Setting the stage for an expected campaign for Ohio secretary of state, state Sen. Nina Turner today proposed an election reform package that she said will protect and expand early voting and eliminate long lines at polling places. The Cleveland Democrat was critical of Republican Secretary of State Jon Husted, accusing him in the 2012 election of "spending your tax dollars to hire lawyers to pursue frivolous lawsuits while shutting down chances to vote."
Setting the stage for an expected campaign for Ohio secretary of state, state Sen. Nina Turner today proposed an election reform package that she said will protect and expand early voting and eliminate long lines at polling places.
The Cleveland Democrat was critical of Republican Secretary of State Jon Husted, accusing him in the 2012 election of “spending your tax dollars to hire lawyers to pursue frivolous lawsuits while shutting down chances to vote.”
Although she has begun raising money for a potential 2014 challenge against Husted, Turner said at a Statehouse press conference that introducing her “Voter Protection Act” is unrelated to her possible candidacy.
“I have not made any decision about running for secretary of state,” she said. “This bill has nothing to do with that.”
Husted later responded by saying that a number of Turner’s ideas are “things I have done or proposed.”
Turner criticized Husted for mounting unsuccessful court challenges to early voting in the three days before last the last Nov. 6 election and for long lines of voters that developed, particularly in Cuyahoga and Franklin counties, at polling places before Election Day.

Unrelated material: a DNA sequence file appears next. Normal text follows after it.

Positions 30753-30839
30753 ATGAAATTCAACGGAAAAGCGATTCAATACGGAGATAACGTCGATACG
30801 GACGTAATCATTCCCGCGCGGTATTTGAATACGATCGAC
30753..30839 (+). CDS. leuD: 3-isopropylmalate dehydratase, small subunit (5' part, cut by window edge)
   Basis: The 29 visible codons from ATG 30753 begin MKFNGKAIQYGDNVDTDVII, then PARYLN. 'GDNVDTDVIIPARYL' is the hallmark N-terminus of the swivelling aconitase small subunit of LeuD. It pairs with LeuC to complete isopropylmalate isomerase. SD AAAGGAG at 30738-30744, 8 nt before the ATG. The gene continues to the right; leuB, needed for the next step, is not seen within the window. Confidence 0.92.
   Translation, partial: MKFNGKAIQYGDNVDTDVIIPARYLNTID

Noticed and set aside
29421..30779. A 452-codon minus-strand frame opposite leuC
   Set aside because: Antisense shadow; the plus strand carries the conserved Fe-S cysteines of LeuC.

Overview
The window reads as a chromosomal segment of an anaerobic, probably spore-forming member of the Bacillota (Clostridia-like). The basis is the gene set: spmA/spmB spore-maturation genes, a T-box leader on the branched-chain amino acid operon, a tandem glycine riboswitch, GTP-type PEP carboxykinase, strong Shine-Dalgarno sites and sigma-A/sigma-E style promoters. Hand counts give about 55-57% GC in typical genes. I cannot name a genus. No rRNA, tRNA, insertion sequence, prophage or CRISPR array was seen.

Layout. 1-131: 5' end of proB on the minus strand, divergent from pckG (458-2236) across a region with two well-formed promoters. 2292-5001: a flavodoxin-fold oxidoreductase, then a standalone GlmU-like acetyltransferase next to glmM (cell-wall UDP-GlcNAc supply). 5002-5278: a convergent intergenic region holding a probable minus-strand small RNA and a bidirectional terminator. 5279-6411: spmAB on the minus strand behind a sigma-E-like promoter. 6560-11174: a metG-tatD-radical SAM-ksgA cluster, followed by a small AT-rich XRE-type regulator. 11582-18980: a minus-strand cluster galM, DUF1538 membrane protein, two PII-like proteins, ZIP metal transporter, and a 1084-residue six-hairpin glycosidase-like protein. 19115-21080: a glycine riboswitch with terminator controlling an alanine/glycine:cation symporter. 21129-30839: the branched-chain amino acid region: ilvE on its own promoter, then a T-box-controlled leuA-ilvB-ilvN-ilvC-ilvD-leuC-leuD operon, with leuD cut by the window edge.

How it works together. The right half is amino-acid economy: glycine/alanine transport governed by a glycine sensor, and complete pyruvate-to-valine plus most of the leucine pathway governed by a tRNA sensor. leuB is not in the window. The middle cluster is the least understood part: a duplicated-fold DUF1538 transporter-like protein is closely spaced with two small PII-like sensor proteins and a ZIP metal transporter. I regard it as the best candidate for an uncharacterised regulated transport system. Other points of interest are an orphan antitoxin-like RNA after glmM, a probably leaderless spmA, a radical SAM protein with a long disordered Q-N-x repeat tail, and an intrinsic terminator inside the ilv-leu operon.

“Last year’s elections were plagued by lots of confusion,” she said. “Ohio in 2012, like 2004, was once again the epicenter of election controversy.”
She proposed establishing maximum precinct sizes and minimum staffing levels at precinct locations to prevent poll workers and voting booths from being overwhelmed in early voting. She also said that early voting should be kept at 35 days before the election, including the final three days, and the state should set “default hours” to expand voting opportunities in all counties. Local boards could alter the default hours if three of four members agreed and as long as alternative hours still provide for evening and weekend voting.
Turner acknowledged that these measures would cost county boards of election more money and said the state has a responsibility to help them cover the additional expense.
Along with continuing to mail absentee ballot applications to all registered voters — as Husted did in 2012 — Turner proposed an online system to permit voters to request absentee ballots, a convenience Husted has attempted to get approved by lawmakers.
She also said that voters who cast provisional ballots should be presumed to be acting in good faith and that ballots cast in the wrong precinct should be counted unless a voter knowingly voted in the incorrect precinct.
Husted said that he had advocated an online voter-registration system included in a Senate-passed bill that Turner voted against while a member of the Ohio House. Husted noted that in the 2012 election cycle he created an online system used by about 106,000 voters to update their addresses.
Husted, who established uniform voting hours for all 88 counties in the 35 days before the November election, said Turner’s proposal to let each county board establish its own early voting hours would create “an unequal playing field” and be unfair to some voters.
“There’s no reason a Mary Smith who lives in Franklin County should have less of an opportunity to vote than a Mary Smith who lives in Delaware County,” Husted said.
Contending that “early voting by the numbers went great in Ohio because we had a record number of voters cast an early ballot” in 2012, Husted said early voting lines are unavoidable when partisan turnout efforts result in busloads of voters being dumped off and overwhelming poll workers.
Husted noted that 1.86 million absentee ballots were cast in 2012 — 1.26 million by mail and 600,000 in person — and that 83.5 percent of the 208,087 provisional ballots cast were counted, more than the 80 percent in 2008.